The arrival of Tres Amigos fills a void of Mexican food offerings in Stowe that previously included such beloved locales as Frida’s Taqueria and Grill, Cactus Café and Bender’s Burritos. “There was a need and want for it,” said Frier, who grew up in an area of Chicago that had a lot of Mexican food, and was a big fan of Frida’s. “So we felt there was some opportunity there.”

Frier said “it took a lot of research” to come up with a menu of authentic Mexican cuisine that they could stand behind. “As we were constructing, we would taste through different salsas and sauces and stuff like that, until we felt like we were hitting things right. So it was a lot of practice and education on our end, for sure.”

Chef Paul Moran, previously of the Bench and the Reservoir, was brought on board for Tres Amigos, which will be managed by Megan Maher, who has also worked at both restaurants.

Tres Amigos employs approximately 50 people. Several more will likely be added with the opening of the Rusty Nail Stage for a total of about 150 employees at all three restaurants, all of which seat around 150 diners each.

Frier and Fry named the new restaurant after a gladed ski trail at Stowe Mountain Resort. “We always try to name the restaurants after something that has a local feel, so people who live here know what we’re referring to … (and) will feel like really are part of the community,” said Frier. “And we work hard to try to keep the local clientele happy and wanting to come in.”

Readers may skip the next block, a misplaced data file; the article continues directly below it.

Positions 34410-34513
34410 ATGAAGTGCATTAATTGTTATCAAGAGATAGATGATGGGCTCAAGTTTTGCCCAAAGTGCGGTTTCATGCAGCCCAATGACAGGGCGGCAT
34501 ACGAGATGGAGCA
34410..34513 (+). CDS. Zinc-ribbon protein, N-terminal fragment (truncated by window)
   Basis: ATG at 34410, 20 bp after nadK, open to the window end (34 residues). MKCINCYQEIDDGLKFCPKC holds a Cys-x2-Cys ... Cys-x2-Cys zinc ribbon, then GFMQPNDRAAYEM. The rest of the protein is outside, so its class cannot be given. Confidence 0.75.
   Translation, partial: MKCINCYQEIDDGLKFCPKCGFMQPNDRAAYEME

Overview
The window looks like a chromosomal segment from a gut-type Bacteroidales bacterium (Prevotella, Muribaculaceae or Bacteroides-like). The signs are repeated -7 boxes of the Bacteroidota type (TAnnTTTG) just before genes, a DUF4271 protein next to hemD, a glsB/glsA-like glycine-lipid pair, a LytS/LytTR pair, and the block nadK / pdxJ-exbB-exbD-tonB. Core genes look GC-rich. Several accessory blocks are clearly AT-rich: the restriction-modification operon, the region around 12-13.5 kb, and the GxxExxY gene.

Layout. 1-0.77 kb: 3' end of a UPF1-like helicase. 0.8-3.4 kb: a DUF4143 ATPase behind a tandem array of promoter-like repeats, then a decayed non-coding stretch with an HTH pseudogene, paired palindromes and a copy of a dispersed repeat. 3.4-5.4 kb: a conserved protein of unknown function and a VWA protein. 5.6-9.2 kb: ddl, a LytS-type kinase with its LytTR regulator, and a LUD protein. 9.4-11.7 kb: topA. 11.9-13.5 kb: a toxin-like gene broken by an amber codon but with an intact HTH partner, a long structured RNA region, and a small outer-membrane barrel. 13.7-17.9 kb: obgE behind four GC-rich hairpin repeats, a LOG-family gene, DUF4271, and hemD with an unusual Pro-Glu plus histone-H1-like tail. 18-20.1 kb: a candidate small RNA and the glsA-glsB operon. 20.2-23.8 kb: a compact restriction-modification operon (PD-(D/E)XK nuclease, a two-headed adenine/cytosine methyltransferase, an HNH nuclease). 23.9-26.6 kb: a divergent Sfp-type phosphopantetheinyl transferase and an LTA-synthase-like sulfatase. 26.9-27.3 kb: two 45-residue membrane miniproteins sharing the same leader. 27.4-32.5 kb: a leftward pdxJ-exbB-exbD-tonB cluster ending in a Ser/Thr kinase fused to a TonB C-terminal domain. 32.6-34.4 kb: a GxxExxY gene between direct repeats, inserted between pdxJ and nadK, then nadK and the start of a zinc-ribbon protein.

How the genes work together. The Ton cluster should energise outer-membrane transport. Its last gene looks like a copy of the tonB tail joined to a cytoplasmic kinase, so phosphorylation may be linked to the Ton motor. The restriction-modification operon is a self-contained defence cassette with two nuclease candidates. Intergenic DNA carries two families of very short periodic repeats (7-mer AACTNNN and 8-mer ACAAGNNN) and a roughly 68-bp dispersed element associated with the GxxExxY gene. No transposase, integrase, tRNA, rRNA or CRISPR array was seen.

Frier, who lived in downtown Waterbury for 10 years before moving to Waterbury Center in December, moved to Vermont in 2006 to work at Burton Snowboards in Burlington. He moved to Waterbury after visiting lauded brewpub the Alchemist at its original downtown location (now Prohibition Pig).

One fateful Tuesday night, there was a two-hour wait to get in. “That’s when I started to get interested in the idea of a restaurant in Waterbury,” said Frier. “And then, like a week later, I saw Waterbury Wings was for sale and I was like, ‘all right, maybe that’s what I do.’”